“Many women mistakenly think they’re doing their employers a favor by not pushing for more or that they’ll be more appealing if they don’t ask for what they’re worth,” she explains. “However, you should know that like many CEOs, when I’m hiring, I weed out candidates who underprice themselves because I assume they won’t perform at the level I expect. When you ask for a certain salary, you’re saying you can handle the responsibilities that come with it. And if you want to move up the corporate ladder, that’s exactly the message you need to convey to avoid getting passed over when opportunities arise.”
Put together a power team. It is highly unlikely that you’ll be able to work your way into your organization’s C-Suite without some guidance and advice from those who’ve been there and done that. And when it comes to seeking this kind of advice, the more the merrier.
Milazzo has always said she doesn’t believe in having just one mentor or taking advice from just one person. Everyone you meet has the potential to be a mentor. The big advantage today is that a mentor doesn’t have to be a physical person. There are tons of books, websites, blogs, podcasts, etc., out there providing great advice. Social networking sites like Facebook and Twitter make it easy to connect with people far and wide who know what you need to know.
Bust out of the stereotypes of what a powerful woman looks like. Stereotypes of women leaders are numerous and contradictory. Women leaders are overbearing. Women leaders hate men. Women leaders aren’t tough enough. Women leaders are too tough. Women leaders aren’t confident. The list could go on and on. If you want to bust into the C-Suite, you’ve got to bust out of these stereotypes.
“A key step in not getting overshadowed by others’ stereotypes of what a woman leader should look like is confidence,” says Milazzo. “Don’t underestimate yourself, and certainly don’t do it in front of power players. Confidence is a prerequisite for moving up, and you should have plenty of it. Think about it this way: Women are masters of juggling numerous balls without dropping any of them. We manage careers, households, meals, shopping, and more, day after day and year after year. Adding professional growth to that list doesn’t mean you’ll be advancing into new territory; it simply means you’ll be honing a skill you’re already more than proficient at.”
Don’t make mass assumptions about men. Just as you want to avoid stereotypes about women, you should check yourself before making stereotypes about men. Sure, some of the men you encounter on your path to the top may underestimate you or try to block your path. But many others will recognize what you bring to the table. It’s up to you to do the same.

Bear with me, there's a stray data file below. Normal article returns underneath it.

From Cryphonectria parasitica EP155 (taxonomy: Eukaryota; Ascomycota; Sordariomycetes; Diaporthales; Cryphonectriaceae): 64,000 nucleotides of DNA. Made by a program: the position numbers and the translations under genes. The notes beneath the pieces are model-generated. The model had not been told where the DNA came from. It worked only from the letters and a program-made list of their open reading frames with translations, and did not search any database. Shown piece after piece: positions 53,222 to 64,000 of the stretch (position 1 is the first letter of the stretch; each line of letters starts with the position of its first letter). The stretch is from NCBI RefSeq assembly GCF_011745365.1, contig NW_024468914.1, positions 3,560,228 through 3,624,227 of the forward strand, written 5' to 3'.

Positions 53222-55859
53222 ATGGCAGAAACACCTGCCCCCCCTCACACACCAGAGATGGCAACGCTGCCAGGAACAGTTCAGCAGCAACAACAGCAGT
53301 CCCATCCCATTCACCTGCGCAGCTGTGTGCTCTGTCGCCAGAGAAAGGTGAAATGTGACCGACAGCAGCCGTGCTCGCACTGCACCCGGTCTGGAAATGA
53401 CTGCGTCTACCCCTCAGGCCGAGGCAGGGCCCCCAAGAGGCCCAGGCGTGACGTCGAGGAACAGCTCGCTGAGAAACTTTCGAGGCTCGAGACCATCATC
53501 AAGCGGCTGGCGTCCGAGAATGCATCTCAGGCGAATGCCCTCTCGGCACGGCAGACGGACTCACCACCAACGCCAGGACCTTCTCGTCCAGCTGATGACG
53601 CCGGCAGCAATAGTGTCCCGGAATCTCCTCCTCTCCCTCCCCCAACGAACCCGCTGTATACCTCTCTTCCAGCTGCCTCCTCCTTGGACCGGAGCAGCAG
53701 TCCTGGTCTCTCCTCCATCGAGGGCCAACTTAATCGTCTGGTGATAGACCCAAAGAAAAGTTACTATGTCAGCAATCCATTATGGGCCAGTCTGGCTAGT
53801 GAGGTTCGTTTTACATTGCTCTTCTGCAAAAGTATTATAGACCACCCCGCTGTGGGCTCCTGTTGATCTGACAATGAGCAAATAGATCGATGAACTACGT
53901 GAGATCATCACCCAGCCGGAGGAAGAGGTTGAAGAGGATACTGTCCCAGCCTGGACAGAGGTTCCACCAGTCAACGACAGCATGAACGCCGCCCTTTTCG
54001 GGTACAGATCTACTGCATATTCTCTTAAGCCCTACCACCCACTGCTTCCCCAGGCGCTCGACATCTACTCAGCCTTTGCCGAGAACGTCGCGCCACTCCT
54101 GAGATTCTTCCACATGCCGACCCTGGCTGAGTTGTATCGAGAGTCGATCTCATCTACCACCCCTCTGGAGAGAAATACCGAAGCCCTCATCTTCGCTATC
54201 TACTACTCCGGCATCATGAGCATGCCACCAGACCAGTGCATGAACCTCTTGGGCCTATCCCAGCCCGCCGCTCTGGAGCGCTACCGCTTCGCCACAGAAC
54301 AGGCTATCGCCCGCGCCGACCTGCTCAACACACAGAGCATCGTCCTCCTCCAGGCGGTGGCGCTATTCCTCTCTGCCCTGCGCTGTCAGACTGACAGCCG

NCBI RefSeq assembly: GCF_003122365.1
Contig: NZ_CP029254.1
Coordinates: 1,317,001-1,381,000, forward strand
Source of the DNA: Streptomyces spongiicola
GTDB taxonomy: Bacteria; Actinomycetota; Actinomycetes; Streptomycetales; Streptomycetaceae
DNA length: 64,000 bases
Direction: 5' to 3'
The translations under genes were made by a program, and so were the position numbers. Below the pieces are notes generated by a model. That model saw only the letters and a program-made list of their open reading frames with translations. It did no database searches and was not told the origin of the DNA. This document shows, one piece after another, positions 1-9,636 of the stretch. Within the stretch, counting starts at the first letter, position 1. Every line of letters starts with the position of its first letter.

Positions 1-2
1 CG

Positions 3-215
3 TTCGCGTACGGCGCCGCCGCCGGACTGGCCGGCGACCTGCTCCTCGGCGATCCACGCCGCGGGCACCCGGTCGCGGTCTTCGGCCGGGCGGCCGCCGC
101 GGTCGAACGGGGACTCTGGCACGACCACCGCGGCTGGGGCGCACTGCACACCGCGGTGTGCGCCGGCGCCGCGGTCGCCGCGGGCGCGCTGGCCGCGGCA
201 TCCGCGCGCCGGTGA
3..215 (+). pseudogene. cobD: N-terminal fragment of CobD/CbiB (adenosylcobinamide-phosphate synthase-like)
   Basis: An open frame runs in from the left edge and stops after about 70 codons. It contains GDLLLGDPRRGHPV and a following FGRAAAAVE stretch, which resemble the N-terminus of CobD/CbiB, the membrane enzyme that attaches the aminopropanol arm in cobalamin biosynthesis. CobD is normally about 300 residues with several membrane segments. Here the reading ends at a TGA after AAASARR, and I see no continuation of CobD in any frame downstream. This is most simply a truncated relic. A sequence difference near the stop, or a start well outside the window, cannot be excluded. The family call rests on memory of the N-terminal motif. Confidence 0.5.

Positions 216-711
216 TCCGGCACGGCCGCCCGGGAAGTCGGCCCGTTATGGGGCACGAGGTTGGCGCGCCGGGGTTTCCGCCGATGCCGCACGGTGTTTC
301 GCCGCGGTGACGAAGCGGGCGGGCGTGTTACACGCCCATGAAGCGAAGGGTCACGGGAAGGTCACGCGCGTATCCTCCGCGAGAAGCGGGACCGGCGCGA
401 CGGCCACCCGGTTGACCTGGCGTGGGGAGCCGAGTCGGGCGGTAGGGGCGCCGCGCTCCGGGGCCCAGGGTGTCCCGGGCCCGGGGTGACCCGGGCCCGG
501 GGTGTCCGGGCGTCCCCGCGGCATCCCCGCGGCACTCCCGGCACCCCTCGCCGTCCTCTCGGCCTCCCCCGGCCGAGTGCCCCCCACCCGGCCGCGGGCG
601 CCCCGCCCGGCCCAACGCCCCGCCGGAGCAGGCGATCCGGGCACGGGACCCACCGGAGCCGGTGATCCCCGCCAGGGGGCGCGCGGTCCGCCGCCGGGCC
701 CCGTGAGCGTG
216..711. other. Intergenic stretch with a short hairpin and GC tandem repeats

“Smart people, whether they’re men or women, recognize when mutually beneficial relationships can be formed,” notes Milazzo. “If you find that you work well with a man at your organization, don’t second guess it. Don’t distance yourself because you think he’ll get a promotion over you. You’ll do better work through that relationship and the same is true for him.”
Don’t be a commodity. Commodities are easy to obtain and easy to replace. And that’s certainly not how you want to be perceived at your job. Don’t shrink into your chair and become the invisible employee. Instead, make your presence count in every meeting, brainstorm and project. That’s the only way you’ll be seen as necessary and indispensable.
“Women in general, and mothers in particular, are good at putting others’ needs and interests before their own,” Milazzo points out. “They’re also good at making sacrifices to keep the peace. Stop doing that, at least when you’re on the clock. It’s better to articulate a dissenting opinion than to ride on the back of everyone else’s. At least people will know that you are thinking.”
“Despite the changing times, good ol’ boy networks are alive and well in many corporations across the country,” says Milazzo. “As women, we shouldn’t wait for these good ol’ boy networks to let us in. We may have to push our way in, and that’s fine. What’s important to remember is that if you’ve made it far enough to tap on the glass ceiling blocking you from the C-Suite, you certainly possess the ability and intelligence to break through it.”
Vickie L. Milazzo, RN, MSN, JD, is author of the New York Times bestseller Wicked Success Is Inside Every Woman. From a shotgun house in New Orleans to owner of a $16-million business, New York Times best-selling author Milazzo shares the innovative success strategies that earned her a place on the Inc. list of Top 10 Entrepreneurs and Inc. Top 5000 Fastest-Growing Companies in America.